Bancroft Library is also advising other campus units. Field notes taken by early UC Berkeley anthropologists Alfred Kroeber and Robert Heiser, which belong to Bancroft, are being used to document artifacts collected by them that are now part of the collections of the Phoebe Hearst Museum. On a broader scale, online archival finding aids developed by Bancroft staff are being adapted by campus museums to gain better intellectual control over their archival collections. Bancroft's revised collection development policies represent current academic currents as well as University priorities. Two primary foci are contemporary California social history, with special attention to the demographic changes that have taken place since World War II, and the environment, especially the records of environmental groups such as the Sierra Club and the personal papers of legislators and leaders involved in the movement.

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Service to the Scholarly Community

Because of its unique combination of resources and scholars, Cal's library is in the enviable position of being able to take a lead in experimenting with ways that technology can facilitate scholars' work - especially by making information more accessible, perhaps in new forms and combinations. Funded by a variety of sources, the Library has developed a series of technology related projects whose sequential design results in building on the end product of the last one. Many of these projects are designed to make collections more widely accessible, but they also serve the larger purpose of defining how digital resources can be archived for the future.

A particularly challenging project, with potential for refocusing the way scholars approach their research activities, is the prototype American Heritage Virtual Archive Project. Funded by the National Endowment for the Humanities, and in partnership with Stanford, Duke, and the University of Virginia, the project will develop methods to link and integrate related collections belonging to different institutions so that they can be navigated simultaneously, as if they were part of a single whole. In fact, this project will result in the first union database of online information in the country.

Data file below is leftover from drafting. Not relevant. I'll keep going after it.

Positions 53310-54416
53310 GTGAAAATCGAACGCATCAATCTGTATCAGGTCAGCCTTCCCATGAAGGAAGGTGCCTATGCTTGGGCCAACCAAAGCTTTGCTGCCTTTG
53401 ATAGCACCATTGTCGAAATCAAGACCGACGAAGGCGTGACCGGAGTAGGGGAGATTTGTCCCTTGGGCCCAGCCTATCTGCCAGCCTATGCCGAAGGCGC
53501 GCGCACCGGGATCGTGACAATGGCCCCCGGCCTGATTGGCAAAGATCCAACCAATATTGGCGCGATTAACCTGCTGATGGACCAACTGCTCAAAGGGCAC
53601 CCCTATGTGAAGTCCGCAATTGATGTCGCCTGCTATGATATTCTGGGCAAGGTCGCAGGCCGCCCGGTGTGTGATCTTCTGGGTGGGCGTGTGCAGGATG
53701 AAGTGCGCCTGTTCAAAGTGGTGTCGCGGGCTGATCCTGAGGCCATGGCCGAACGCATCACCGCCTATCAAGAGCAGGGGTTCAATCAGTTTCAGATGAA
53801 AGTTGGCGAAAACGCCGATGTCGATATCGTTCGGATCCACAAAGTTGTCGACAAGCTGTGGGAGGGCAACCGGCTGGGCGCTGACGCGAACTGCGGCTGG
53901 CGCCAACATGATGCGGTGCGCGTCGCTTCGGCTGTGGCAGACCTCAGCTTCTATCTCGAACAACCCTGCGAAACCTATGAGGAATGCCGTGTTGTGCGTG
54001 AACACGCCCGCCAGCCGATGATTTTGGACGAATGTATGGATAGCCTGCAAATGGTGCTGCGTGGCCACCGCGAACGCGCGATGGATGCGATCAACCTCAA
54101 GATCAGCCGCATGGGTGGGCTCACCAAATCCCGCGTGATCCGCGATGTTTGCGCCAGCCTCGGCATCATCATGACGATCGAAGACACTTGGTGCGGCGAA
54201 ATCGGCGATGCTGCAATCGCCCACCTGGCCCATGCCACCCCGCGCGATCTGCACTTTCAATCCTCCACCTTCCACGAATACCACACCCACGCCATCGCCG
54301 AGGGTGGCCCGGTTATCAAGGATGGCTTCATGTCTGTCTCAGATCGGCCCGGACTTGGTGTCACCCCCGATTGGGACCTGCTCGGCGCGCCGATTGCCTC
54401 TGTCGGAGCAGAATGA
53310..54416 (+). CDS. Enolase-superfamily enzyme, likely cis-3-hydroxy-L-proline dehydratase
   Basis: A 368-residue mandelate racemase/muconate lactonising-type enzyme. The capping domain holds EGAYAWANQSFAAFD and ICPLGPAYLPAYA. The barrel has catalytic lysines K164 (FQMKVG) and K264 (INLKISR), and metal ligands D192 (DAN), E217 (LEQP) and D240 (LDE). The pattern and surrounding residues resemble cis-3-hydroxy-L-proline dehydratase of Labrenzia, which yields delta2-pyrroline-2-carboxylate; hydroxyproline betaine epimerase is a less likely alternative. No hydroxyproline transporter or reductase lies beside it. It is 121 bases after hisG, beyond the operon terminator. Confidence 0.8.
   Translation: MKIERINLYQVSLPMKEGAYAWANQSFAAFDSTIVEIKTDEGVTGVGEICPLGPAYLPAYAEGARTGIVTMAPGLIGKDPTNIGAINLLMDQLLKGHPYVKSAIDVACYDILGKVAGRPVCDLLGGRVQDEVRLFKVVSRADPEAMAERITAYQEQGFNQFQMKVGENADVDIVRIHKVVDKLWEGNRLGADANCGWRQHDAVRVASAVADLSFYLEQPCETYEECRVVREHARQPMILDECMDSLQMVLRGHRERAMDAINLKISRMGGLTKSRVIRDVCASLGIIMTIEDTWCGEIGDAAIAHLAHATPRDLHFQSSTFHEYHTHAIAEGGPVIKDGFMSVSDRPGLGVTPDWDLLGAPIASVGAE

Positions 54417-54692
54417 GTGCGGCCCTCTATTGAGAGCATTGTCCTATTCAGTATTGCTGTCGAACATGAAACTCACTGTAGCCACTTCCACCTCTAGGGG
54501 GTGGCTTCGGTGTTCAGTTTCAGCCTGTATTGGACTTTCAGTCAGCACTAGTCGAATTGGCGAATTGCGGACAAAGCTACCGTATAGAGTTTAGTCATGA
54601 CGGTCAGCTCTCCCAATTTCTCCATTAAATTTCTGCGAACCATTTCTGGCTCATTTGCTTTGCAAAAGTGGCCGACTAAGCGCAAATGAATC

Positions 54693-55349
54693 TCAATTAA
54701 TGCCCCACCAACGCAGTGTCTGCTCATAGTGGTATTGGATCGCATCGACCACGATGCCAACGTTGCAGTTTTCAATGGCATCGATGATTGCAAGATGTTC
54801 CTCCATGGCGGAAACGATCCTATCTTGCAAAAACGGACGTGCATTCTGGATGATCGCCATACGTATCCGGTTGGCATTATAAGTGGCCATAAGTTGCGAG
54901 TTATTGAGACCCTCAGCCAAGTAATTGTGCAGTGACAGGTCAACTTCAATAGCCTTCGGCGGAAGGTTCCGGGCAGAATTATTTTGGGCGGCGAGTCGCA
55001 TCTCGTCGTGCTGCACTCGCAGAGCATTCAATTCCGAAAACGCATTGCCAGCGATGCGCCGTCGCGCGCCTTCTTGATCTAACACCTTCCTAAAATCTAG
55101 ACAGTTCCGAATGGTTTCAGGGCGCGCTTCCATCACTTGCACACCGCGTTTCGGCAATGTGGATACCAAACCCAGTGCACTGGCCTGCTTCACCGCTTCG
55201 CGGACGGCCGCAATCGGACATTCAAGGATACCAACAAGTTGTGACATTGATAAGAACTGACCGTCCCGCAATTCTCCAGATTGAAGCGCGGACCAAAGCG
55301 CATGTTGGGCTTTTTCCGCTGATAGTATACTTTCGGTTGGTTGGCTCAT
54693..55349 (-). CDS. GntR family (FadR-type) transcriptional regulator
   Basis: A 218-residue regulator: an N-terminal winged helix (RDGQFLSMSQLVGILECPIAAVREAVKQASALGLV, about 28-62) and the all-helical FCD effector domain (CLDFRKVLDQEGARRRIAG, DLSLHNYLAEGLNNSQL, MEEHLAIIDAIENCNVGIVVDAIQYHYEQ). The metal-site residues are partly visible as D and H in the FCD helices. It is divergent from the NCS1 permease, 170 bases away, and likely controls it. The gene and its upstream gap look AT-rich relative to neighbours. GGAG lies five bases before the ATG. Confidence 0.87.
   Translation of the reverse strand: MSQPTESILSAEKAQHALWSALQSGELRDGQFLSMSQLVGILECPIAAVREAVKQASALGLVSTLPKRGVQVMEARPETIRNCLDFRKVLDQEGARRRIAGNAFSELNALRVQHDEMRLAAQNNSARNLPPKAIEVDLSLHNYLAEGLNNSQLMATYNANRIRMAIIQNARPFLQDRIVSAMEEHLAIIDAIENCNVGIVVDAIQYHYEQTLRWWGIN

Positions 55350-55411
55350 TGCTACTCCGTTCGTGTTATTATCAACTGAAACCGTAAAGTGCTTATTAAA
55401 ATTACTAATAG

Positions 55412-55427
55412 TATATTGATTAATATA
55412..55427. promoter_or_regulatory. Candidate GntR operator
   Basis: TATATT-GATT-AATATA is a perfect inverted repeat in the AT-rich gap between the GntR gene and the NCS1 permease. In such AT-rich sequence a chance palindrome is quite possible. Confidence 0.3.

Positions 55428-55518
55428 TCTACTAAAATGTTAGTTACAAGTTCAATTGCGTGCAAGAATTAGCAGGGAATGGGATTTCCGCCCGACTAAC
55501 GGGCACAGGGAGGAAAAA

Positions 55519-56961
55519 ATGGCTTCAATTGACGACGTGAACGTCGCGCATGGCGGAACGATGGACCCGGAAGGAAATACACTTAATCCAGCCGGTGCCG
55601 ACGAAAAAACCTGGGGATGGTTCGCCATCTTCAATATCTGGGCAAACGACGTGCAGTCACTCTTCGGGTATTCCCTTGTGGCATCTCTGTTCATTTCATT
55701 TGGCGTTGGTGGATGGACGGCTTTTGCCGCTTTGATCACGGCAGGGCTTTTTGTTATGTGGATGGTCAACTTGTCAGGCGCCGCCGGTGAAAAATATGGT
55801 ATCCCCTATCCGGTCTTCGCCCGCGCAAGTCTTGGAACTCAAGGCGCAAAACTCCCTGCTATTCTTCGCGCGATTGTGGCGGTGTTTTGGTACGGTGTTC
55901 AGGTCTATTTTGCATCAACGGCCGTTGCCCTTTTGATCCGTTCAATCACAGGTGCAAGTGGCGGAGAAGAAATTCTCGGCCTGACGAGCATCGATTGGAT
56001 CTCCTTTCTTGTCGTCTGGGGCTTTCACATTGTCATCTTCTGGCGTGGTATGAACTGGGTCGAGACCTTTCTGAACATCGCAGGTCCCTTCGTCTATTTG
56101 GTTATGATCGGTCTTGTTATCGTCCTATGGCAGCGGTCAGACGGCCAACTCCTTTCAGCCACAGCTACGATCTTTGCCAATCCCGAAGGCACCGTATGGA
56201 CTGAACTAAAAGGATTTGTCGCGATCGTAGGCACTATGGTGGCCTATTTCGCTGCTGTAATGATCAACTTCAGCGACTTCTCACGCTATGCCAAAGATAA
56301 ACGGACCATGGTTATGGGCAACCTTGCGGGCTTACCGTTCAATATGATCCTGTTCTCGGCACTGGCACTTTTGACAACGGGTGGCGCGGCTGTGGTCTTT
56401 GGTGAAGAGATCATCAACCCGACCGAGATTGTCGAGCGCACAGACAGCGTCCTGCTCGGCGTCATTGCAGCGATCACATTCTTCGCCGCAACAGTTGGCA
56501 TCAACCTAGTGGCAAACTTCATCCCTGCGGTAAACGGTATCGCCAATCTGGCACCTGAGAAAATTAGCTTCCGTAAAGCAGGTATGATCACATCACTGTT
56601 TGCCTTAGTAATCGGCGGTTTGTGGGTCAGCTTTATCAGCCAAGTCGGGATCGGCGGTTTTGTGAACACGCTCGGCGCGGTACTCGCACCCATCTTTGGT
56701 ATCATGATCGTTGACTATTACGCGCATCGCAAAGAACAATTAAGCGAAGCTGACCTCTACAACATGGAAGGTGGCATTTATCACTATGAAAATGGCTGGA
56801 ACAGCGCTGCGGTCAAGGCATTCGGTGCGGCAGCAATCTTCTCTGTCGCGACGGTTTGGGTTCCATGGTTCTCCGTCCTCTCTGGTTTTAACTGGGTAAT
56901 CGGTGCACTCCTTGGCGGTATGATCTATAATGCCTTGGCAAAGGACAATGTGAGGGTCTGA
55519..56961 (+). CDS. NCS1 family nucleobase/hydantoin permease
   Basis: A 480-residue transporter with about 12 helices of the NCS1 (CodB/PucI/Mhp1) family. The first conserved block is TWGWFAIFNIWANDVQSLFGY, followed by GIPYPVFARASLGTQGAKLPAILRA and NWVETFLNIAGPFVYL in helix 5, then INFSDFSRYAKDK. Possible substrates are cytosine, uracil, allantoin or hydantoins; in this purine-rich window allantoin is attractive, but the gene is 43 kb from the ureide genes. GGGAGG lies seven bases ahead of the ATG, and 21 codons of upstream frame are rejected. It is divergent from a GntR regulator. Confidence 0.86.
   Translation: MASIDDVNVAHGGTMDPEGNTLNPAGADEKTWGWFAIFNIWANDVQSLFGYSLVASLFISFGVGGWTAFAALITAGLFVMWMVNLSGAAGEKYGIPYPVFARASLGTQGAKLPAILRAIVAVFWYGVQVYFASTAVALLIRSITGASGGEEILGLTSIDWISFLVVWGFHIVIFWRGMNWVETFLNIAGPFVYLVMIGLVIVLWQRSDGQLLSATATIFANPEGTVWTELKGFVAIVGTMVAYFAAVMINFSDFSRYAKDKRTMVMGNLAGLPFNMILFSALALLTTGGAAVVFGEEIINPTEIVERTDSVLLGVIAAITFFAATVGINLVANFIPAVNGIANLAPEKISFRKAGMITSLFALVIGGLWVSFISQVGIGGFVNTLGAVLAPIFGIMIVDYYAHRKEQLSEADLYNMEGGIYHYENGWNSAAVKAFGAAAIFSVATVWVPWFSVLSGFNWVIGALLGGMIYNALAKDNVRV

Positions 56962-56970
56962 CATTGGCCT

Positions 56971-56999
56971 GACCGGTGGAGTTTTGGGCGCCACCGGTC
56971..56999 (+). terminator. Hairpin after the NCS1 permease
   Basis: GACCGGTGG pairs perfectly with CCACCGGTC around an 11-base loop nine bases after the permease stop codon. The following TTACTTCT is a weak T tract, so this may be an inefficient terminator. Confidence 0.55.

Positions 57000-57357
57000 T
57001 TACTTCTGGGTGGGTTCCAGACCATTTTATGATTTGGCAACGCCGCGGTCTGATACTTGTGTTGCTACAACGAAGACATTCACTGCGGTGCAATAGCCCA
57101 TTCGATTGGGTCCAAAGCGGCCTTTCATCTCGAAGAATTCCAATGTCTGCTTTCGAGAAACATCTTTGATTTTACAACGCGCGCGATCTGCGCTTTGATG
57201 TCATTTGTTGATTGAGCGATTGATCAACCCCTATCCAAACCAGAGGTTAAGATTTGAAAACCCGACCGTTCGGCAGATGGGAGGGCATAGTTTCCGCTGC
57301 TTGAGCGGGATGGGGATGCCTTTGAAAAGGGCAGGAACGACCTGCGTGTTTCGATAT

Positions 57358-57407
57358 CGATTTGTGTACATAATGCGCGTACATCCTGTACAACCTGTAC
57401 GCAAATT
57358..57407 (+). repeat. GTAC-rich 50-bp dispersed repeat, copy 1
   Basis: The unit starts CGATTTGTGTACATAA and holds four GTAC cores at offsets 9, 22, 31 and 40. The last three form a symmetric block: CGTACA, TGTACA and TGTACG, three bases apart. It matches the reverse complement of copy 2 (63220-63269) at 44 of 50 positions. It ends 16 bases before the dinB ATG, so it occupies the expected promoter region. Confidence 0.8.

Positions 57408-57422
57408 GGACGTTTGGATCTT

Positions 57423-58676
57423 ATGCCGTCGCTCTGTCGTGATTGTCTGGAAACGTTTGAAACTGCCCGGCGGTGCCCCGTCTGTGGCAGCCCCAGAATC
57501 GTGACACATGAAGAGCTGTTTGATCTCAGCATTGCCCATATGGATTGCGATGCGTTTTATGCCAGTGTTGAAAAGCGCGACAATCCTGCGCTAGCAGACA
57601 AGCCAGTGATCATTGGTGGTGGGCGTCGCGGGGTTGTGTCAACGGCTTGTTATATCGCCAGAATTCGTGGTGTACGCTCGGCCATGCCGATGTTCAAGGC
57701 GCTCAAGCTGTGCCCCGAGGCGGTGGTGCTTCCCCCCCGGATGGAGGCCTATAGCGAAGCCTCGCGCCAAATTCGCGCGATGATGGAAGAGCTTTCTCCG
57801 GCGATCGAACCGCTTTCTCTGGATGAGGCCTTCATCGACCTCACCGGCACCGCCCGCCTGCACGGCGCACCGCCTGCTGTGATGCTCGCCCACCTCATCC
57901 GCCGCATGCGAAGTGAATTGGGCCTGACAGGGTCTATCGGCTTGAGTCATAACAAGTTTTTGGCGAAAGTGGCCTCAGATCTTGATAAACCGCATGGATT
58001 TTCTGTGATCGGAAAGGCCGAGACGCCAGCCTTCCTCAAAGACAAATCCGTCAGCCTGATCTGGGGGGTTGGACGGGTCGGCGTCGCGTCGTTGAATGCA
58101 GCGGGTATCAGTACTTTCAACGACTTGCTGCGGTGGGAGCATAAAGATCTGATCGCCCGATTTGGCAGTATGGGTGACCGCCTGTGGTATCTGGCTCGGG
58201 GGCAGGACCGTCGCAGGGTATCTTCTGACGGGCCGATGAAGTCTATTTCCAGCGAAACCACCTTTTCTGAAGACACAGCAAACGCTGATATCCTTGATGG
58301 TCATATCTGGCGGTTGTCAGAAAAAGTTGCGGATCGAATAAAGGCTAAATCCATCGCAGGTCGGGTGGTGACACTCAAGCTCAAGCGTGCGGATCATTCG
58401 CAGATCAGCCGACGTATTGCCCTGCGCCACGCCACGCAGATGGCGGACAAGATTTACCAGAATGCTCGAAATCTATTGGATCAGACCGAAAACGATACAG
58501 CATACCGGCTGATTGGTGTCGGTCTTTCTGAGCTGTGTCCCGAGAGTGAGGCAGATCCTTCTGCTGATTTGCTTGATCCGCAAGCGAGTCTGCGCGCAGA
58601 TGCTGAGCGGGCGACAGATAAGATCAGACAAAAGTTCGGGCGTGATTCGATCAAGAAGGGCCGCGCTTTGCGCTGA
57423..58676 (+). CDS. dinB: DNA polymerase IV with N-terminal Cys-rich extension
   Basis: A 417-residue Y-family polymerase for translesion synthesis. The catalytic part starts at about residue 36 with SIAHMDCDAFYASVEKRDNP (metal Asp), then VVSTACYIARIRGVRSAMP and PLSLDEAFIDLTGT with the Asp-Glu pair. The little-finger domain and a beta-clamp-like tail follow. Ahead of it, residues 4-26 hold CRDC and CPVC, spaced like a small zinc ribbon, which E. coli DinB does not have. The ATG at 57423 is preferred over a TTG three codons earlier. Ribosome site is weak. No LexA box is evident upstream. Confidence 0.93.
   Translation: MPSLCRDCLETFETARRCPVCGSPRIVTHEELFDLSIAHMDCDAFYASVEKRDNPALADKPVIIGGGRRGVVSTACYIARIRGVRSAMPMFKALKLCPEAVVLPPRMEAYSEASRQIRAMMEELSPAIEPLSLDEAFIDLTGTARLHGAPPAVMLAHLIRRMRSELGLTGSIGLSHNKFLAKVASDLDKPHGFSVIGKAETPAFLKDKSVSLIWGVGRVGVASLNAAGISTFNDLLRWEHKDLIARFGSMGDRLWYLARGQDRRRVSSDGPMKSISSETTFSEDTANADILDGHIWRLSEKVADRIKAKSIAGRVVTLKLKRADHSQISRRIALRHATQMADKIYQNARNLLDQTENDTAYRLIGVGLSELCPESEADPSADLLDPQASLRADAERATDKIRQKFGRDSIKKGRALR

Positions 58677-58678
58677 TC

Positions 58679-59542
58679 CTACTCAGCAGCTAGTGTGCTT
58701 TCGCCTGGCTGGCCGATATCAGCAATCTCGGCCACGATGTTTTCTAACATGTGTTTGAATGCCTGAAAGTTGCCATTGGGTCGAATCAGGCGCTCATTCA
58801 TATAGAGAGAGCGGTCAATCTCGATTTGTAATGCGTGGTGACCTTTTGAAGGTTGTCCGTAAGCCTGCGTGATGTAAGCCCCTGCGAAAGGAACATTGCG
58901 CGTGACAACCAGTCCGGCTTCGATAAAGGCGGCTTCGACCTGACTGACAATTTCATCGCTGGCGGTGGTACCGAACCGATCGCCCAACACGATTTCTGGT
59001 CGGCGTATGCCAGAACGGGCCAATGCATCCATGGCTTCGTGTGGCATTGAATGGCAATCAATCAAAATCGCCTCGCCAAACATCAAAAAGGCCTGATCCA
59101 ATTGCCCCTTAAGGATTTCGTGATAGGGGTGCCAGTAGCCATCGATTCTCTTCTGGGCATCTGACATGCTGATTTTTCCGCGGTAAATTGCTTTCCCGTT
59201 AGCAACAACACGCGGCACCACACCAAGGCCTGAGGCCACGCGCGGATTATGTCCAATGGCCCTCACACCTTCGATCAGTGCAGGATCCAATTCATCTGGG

Think of the possibilities: in the near future, a researcher will have access, in a single sitting, in a single location, to all the original material located in major research libraries, on, for instance, the turn of the century labor leader, Samuel Gompers. This means that scholars will no longer need to travel from library to library gathering their sources. Not only will this be cheaper and faster, with more complete coverage, but should also result in increased productivity.

The Andrew Mellon Foundation has funded Berkeley and Columbia University to create the Digital Scriptorum, a database of digital images of medieval manuscripts in the collections of the two universities. Digitized photographs and image analysis programs will allow stylistic and paleographic comparisons, which will permit dating of undated documents and a fuller understanding of the medieval period.

Located right in our own backyard, the biotechnology industry, now 30 years old, has flourished - and changed our lives. Yet until recently little has been done to capture and preserve the collective memory of its pioneers - university scientists and corporate professionals. In 1996 The Bancroft Library's Program in the History of the Biological Sciences and Biotechnology was established to create a collection of research materials relating to this history. Supported by a generous gift given anonymously, the project is developing a biotechnology archive, including personal papers and corporate documents, and an oral history component. To date, interviews with seven biotech pioneers are in progress or have been completed.